3 If government and media and all of us in the Australian tribe got together, and the rock industry, we'd just be the greatest cultural force the world has ever seen - we're such an amazing race.
4 I kind of worry about that a little bit - we lost our film culture for 30 years because the Americans came in and bought up all the cinema chains and wouldn't show any Australian films.
5 I just wanted to do this all Australian film and we didn't want to give creative control to overseas 'cause whoever comes on my sets, whether you're sweeping the floor or an actor, it doesn't matter who comes up with the ideas, it's a collaboration.
6 You go overseas and people are oppressed and scared and worried but we're not like that... we're more like my films and how people come out at the end of seeing them - they feel good.
7 We live in a time where government is not a leadership thing, it's more a business that's out there and running riot, so I guess the people have to go out there and say stuff.
8 Three years after starting, by physically doing everything from raising the finance to special effects, we'd finally cobbled together our low budget film.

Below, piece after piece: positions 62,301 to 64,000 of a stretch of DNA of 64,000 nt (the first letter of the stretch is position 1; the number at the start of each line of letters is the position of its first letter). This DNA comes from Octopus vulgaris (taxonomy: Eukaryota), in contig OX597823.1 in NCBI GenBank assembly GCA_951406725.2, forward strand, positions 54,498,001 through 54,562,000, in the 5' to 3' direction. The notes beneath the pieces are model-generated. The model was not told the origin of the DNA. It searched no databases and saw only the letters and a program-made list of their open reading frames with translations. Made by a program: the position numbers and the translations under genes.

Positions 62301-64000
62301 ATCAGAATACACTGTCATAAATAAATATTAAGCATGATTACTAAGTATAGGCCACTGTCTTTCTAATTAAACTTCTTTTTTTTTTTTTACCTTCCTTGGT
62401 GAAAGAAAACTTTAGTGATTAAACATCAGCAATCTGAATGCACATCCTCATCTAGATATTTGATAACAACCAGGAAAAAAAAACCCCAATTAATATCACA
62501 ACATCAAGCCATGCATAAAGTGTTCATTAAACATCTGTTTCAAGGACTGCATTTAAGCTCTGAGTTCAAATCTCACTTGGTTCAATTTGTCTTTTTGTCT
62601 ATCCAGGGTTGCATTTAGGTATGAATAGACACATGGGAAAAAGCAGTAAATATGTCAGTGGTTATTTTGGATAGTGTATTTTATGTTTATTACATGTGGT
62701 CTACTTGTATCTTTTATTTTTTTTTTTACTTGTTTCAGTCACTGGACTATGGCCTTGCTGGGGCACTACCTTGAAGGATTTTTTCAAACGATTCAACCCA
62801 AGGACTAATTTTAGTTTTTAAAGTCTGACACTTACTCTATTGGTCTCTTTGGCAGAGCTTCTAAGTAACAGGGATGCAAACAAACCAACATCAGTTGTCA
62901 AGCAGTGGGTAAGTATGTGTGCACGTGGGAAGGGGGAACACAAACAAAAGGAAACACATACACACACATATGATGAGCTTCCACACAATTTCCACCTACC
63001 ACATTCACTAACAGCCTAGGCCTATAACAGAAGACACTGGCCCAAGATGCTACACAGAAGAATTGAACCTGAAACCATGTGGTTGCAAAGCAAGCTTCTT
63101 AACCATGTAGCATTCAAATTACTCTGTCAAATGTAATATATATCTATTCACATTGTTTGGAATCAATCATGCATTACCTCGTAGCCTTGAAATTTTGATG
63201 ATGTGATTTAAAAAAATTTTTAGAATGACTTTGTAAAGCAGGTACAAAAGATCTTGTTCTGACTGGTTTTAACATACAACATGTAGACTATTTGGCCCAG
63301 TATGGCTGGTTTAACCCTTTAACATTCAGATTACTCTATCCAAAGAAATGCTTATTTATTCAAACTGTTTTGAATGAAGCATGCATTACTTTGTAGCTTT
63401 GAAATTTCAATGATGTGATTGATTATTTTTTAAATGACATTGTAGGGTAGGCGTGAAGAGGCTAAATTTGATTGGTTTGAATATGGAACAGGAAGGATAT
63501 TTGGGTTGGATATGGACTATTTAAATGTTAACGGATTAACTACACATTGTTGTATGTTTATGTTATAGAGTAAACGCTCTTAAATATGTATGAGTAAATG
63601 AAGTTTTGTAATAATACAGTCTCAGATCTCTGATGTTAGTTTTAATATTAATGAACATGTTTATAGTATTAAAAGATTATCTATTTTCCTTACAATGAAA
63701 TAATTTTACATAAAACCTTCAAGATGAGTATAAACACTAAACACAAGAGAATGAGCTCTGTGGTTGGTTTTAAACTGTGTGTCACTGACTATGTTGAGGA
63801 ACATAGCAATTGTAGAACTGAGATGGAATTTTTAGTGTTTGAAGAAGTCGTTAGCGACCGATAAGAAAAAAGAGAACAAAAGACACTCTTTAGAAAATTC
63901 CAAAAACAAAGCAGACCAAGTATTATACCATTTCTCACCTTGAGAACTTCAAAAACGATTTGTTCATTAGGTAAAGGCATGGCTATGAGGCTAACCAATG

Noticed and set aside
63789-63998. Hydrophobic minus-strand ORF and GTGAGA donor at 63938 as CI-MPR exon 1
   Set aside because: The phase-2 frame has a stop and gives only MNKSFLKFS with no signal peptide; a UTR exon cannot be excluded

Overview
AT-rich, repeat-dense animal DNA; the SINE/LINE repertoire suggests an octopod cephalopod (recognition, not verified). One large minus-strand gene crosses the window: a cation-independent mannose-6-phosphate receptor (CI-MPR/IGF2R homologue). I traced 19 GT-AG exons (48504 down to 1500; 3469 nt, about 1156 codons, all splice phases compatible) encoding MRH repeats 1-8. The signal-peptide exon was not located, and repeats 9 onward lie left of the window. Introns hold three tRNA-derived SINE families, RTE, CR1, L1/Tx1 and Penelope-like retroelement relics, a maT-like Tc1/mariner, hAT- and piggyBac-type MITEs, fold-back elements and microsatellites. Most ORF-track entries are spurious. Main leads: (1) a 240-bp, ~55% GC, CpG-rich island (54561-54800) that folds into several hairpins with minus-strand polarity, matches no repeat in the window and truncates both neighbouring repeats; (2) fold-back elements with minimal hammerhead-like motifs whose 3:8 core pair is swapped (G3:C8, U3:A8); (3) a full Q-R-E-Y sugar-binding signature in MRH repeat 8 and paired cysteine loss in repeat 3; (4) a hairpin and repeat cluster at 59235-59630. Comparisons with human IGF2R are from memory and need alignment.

9 While the eyes of the world will be on us let's show everyone that we have a great sense of humour.
10 We've got so many stories to tell, you know, we could take on the world.
11 We cheer everyone who goes off to Hollywood and tells American stories but telling Australian stories is the greatest thing you can do.
12 There are a thousand weird untold stories in the Australian film industry, this has been one of them.
13 The journey of your first movie is not just beyond belief it can be truly beyond satire.
14 The American formula things are out there but they don't have any stories to tell - we have all the stories to tell - but they're all formula.
15 So we have to be careful because if you don't protect your culture you won't have it for very long.
16 My background was art school, documentary director and surfer with a keen interest in thrilling acts of life threatening stupidity.
17 Movies are usually difficult, often insane, constantly challenging and always strangely amusing to make.
18 Making your first feature film is actually impossible.
19 It's because we are so flooded with American culture that we're startled when we see ourselves up there on the screen.
20 It's an infinite creative universe to explore so why chase conservative options?
21 It was always easy for me. I was born very rich and lucky.
22 In a kind of a way there's a bit of that happening now so we have to be careful to preserve our culture.
23 In 1905 Albert discovered Relativity, in 1906 he invented Rock and Roll.
24 I don't know what it means to be out there against the Olympics.
25 Hollywood is horrible... it's beyond satire.
26 Can you imagine what it would be like if all the Aussie film talent was able to make Australian stories?
27 All the jokes in my films, the comedy, they're not me, I just try to hold a big mirror up to us.